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Northern Goshawk
Accipiter gentilis

Status: Lower risk

Population Trend: Stable.

Other Names: American Goshawk (atricapillus), Eurasian Goshawk (gentilis), Queen Charlotte Goshawk (laingi).

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Accipiter gentilis
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Distribution: Indomalayan/Nearctic/Palearctic. Northern Eurasia from Scandinavia, northern RUSSIA, and northern Siberia south to northwestern Africa, the Mediterranean, Asia Minor, IRAN, the Himalayas, and eastern CHINA and in North America from western and central ALASKA, northern Manitoba, Labrador, and Newfoundland south to MEXICO (Jalisco, Guerrero); JAPAN, CORSICA, SARDINIA, and QUEEN CHARLOTTE ISLANDS. Northernmost Eurasian populations winter south to central Europe, central Asia, and northern Indochina; northernmost North American populations are also migratory, wintering to central UNITED STATES. more....

Subspecies: 8 races. A. g. albidus: Northern SIBERIA to KAMCHATKA, vagrant to JAPAN; A. g. arrigonii: CORSICA and SARDINIA; A. g. atricapillus: North America south to Tennessee and southern Arizona and in MEXICO to southern Jalisco; A. g. buteoides: Extreme northern Eurasia from northern SWEDEN east to River Lena; winters south to Central Europe and Central Asia; A. g. fujiyamae: JAPAN; winters in KOREA and eastern CHINA; A. g. gentilis: Europe and extreme northwestern Africa; A. g. laingi: CANADA (southeastern ALASKA, Queen Charlotte and Vancouver Islands, British Colombia, Olympic Peninsula); A. g. schvedowi: Asia from the Urals to Russian Far East, northern CHINA, SAKHALIN and KURIL ISLANDS, and possibly KOREA south to central CHINA; winters south to Himalayas and northern Indochina. more....

Taxonomy: May form a superspecies with A. melanoleucus, A. henstii, and A. meyerianus. As expected on the basis of morphological characters, Johnsen et al. (2010) found that Scandinavian and North American populations exhibited divergent genetic clusters, using the COI barcode as a standardized marker.

Movements: Partial migrant (Bildstein 2006) in arctic and subarctic regions, but mostly resident or dispersive in Europe and other more southern regions. In general, more northern populations in Eurasia and North America are migratory, and more southerly populations are sedentary. This species is also an altitudinal migrant in some areas. In some years, there are large irruptions south of the usual wintering range, which are caused by changes in conditions in the breeding range (Mueller et al. 1977). more....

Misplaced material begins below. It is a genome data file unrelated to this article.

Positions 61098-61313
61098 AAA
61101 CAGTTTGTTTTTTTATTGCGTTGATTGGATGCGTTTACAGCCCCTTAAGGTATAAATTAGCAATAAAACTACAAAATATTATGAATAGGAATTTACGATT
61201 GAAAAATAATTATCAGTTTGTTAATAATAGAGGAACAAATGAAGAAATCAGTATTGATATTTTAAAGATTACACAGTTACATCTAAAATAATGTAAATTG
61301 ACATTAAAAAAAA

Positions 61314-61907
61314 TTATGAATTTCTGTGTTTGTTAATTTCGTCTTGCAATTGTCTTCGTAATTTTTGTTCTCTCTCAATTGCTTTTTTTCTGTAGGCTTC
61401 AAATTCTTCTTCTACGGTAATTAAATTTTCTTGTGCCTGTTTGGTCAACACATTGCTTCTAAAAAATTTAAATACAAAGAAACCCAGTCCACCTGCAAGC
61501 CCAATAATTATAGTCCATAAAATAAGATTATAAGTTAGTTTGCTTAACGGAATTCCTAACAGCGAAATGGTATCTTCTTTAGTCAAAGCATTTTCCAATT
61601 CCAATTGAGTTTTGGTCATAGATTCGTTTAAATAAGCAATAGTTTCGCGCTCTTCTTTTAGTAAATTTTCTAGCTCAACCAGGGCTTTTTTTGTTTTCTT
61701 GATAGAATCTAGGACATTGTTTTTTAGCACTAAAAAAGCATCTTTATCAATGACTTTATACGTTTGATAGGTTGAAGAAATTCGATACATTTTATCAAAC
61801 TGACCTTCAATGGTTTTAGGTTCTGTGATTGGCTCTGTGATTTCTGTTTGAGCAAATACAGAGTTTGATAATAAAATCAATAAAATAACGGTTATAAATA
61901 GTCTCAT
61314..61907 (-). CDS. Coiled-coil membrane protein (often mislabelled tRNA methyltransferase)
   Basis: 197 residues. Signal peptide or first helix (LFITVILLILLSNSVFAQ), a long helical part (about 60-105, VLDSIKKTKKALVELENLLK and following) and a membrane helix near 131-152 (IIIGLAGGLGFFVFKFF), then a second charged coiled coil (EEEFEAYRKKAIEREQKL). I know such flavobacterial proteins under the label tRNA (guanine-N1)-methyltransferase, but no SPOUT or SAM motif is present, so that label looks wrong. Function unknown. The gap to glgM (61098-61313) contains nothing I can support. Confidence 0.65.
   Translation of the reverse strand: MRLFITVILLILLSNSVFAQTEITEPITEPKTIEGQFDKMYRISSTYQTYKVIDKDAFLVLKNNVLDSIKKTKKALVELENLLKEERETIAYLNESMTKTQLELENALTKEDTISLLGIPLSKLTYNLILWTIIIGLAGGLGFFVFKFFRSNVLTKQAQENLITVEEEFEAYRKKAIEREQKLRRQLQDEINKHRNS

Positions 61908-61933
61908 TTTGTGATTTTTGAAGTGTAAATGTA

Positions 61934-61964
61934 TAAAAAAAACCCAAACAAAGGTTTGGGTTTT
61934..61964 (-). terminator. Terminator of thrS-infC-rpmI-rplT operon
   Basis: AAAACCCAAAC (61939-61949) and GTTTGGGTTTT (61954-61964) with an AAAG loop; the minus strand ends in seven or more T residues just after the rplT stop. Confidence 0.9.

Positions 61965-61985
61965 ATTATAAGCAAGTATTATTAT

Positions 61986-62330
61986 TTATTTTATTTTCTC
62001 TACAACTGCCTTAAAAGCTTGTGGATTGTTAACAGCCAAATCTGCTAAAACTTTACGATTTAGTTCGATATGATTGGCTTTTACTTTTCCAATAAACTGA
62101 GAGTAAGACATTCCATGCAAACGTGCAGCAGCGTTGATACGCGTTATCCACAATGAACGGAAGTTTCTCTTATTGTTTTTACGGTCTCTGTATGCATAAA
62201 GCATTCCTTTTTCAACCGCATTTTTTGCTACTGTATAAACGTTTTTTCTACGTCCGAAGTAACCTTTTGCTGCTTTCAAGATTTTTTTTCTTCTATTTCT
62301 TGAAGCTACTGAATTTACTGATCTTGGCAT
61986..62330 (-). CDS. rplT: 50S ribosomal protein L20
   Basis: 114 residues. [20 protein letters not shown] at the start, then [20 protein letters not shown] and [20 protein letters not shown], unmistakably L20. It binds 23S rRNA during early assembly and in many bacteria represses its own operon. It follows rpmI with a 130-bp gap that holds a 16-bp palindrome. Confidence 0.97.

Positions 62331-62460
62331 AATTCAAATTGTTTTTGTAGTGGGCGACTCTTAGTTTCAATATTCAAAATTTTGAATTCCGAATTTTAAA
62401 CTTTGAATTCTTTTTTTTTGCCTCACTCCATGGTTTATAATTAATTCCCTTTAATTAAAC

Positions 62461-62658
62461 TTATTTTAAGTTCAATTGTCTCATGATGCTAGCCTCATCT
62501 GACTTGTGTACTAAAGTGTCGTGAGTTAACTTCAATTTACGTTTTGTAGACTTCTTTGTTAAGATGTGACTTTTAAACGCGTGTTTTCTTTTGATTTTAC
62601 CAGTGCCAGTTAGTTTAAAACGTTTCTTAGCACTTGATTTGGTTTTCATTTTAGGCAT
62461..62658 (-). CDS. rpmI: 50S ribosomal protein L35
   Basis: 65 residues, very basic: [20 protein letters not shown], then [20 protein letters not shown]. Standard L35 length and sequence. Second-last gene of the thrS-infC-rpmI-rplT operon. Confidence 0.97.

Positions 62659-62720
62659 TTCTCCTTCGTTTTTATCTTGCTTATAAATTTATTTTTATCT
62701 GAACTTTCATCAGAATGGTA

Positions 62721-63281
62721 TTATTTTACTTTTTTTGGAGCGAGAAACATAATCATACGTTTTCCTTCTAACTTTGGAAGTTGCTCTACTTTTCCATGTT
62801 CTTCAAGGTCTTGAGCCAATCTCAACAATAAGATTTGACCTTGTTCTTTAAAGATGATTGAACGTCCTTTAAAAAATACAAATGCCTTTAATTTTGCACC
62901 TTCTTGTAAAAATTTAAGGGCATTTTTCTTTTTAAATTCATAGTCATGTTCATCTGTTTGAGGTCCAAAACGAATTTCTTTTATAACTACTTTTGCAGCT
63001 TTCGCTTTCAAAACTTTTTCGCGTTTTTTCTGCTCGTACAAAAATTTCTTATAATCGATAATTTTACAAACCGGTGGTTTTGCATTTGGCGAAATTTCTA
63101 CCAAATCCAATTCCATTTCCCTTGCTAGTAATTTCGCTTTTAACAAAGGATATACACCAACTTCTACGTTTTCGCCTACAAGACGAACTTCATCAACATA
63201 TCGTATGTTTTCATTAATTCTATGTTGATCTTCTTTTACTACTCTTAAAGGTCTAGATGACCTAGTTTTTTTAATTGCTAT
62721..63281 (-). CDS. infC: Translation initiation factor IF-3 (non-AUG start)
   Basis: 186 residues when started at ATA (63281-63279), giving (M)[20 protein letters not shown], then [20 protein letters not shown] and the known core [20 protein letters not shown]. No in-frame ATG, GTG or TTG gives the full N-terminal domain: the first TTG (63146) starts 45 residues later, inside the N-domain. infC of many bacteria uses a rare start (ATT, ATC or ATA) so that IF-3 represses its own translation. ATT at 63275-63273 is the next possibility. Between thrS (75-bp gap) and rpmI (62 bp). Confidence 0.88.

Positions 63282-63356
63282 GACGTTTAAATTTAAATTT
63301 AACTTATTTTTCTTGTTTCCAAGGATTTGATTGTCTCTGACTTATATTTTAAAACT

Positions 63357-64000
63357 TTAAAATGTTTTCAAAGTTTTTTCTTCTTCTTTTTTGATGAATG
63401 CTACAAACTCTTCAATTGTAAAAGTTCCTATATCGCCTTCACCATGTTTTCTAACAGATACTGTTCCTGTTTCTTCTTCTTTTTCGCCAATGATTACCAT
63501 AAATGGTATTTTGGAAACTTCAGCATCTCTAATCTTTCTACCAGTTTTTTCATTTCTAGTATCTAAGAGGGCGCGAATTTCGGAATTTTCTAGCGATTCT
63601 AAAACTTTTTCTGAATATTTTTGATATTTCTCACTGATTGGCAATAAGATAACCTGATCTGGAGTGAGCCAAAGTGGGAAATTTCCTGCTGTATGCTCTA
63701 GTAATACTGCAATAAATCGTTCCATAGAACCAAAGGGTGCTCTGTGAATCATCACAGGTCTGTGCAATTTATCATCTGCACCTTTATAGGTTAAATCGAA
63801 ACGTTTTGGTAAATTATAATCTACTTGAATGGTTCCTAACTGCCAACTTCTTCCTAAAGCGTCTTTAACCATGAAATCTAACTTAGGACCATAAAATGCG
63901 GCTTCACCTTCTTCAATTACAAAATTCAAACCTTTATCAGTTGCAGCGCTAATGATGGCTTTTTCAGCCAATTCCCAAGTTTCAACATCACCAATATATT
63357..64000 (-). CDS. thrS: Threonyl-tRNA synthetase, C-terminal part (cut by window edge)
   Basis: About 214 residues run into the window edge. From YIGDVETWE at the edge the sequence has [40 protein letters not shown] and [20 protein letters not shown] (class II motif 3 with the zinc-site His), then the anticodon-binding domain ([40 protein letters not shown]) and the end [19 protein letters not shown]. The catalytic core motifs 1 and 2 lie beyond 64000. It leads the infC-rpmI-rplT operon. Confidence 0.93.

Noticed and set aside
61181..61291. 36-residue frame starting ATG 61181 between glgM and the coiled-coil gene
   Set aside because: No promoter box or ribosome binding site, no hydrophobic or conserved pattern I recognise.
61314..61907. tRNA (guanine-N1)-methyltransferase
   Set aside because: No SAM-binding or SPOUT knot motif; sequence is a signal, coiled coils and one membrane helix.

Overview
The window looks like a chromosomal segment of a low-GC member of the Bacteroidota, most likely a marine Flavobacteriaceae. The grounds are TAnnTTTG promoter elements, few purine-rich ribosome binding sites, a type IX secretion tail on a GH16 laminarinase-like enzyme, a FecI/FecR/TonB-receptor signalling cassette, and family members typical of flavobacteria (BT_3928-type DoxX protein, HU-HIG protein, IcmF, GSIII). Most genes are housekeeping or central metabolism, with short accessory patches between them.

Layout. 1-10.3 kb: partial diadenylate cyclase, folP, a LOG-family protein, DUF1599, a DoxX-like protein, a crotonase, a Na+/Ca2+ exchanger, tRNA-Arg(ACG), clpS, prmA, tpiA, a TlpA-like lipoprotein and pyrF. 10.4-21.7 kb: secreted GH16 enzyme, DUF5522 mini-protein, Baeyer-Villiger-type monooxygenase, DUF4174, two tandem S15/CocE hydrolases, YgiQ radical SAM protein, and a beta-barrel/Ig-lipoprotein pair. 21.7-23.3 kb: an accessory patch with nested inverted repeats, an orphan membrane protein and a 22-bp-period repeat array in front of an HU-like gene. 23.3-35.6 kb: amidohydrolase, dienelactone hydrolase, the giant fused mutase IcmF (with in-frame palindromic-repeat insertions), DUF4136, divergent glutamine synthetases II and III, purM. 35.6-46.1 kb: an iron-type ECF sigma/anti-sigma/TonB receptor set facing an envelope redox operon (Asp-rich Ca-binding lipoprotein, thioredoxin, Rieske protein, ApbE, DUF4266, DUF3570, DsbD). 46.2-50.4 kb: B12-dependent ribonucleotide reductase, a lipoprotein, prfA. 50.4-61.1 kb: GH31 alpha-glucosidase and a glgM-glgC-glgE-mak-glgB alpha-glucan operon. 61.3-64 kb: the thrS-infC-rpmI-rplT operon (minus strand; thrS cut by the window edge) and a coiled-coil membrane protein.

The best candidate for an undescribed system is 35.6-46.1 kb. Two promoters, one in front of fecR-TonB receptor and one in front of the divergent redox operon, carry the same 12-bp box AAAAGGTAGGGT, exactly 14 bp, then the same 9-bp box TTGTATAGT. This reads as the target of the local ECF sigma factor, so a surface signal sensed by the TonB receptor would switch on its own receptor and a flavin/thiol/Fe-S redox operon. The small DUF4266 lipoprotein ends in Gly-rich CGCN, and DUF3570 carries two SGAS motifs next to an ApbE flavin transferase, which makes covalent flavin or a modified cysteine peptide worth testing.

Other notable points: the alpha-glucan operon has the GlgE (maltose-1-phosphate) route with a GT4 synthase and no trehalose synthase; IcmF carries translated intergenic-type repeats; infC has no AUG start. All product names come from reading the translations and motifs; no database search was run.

Habitat and Habits: Inhabits both coniferous and deciduous forests, but generally avoids densely forested areas. In England, it favors beech and pine woodlands, but also occurs in virtually any type of woodland (Brown and Grice 2005). In recent decades, goshawks have started colonizing urban habitats across Europe, including city centers (Rutz et al. 2006). more....

Food and Feeding Behavior: Feeds on medium-sized mammals (rabbits, hares, squirrels), and medium- to larger-sized birds (galliforms, pigeons, woodpeckers). Often hunts by waiting in the dense foliage of a tree and launching an attack upon a passing bird, which are taken in flight and on the ground (Adamian and Klem 1999). more....

Breeding: Builds a large stick nest placed in a tree, often a mature conifer, or uses the old nest of some other species. Goshawks may maintain 1 to 8 alternate nests within their nesting areas (Spieser and Bosakowski 1987, Reynolds et al. 1994). The female builds the nest with materials brought by the male, and both sexes repair the lining during the breeding season (Adamian and Klem 1999). The clutch size is 2-4 white or bluish-white eggs, and there is a single clutch per season, which is replaced if the eggs are lost. Almost all incubation is by the female, and the incubation period is from 30-33 days in Armenia (Adamian and Klem op cit.), 28-32 days in Canada (COSEWIC 2009), and 30-32 days in Oregon (Reynolds and Wight 1978). The young fledge at about 34-37 days, but remain on perches near the nest for a few more days and are dependent on the parents for food for about six more weeks (Marshall 1992, Bosakowski 1999). more....